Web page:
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Evidence of the impact of a 430,000-year-old asteroid discovered in Antarctica

An international team of researchers led by scientists from the University of Kent and Imperial College London discovered extraterrestrial particles in Antarctica pointing to a medium-sized asteroid impact on the continent. The researchers believe the impact occurred about 430,000 years ago, and the particles were discovered at the top of the Walnumfjellet mountain in Queen Maud Land, in eastern Antarctica.

The discovered particles are called condensation beads and suggest that an asteroid at least 100 meters in diameter impacted the ice at high speed 430,000 years ago. The impact caused an explosion creating a jet of melted and vaporized meteorological material that spread and settled on the Antarctic ice sheet. The authors of the research article say that this is an important discovery for the geological record because the evidence for this type of event is scarce.

The scarcity of evidence is mainly due to the difficulty of identifying and characterizing the impact particles. The researchers say they are sure that human ancestors did not witness the explosion. The study’s co-author, Dr. Matthew Genge, says the explosion of an asteroid or comet just a few tens of meters at low altitude can be similar to a nuclear explosion with energy measured in megatons. Asteroids exploding in the atmosphere at low altitudes are more common than those that create craters, but they are the most difficult to detect in advance.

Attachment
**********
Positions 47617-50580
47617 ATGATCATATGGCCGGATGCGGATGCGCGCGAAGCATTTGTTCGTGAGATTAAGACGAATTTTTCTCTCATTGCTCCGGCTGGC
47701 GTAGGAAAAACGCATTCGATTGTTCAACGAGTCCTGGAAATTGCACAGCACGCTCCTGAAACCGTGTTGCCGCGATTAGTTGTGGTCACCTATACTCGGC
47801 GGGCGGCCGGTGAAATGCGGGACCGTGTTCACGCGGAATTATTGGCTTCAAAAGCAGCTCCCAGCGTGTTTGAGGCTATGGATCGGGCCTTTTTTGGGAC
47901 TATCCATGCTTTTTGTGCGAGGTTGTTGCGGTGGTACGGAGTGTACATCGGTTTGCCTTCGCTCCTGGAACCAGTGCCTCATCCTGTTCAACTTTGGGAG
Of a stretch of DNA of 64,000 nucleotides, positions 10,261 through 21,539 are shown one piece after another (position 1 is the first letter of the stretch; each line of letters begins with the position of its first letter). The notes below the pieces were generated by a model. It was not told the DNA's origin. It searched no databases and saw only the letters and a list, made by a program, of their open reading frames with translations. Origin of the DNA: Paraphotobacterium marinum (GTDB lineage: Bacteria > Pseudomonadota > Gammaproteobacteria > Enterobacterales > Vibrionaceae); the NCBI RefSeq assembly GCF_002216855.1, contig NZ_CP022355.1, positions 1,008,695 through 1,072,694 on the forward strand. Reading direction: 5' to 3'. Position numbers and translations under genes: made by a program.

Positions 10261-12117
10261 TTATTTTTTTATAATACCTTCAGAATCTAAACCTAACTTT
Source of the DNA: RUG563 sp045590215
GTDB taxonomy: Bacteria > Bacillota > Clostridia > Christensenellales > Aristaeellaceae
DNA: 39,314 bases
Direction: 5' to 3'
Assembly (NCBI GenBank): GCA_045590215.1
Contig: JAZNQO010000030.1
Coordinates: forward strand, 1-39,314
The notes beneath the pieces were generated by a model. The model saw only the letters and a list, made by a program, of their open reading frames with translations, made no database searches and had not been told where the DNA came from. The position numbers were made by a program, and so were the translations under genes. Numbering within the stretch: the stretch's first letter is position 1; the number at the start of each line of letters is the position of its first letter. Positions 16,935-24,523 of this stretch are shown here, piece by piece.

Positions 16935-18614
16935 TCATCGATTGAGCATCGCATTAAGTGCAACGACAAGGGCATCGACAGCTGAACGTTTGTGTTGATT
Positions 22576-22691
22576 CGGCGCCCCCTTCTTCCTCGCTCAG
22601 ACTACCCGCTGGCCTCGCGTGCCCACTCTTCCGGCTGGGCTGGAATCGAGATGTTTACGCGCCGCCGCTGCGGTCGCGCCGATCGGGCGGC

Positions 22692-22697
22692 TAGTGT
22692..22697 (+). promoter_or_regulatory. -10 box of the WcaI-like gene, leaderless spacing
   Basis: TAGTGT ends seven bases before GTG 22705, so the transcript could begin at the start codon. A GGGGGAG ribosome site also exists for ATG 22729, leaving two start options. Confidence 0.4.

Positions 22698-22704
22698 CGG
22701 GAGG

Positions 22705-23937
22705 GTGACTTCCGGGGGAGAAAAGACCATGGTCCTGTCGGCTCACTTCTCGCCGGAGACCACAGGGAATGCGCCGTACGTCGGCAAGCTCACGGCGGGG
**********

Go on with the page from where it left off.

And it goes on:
Debris, in this case, was examined from the mountain by analyzing extremely small amounts of different chemical elements. The researchers found a high nickel content and unique oxygen signatures on the debris, allowing them to identify an approximate date of impact and highlight the extraterrestrial nature of the recovered particles. The team’s scientists also believe the study highlights the importance of reevaluating the threat posed by medium-sized asteroids. Such an impact would be highly destructive over a large area.

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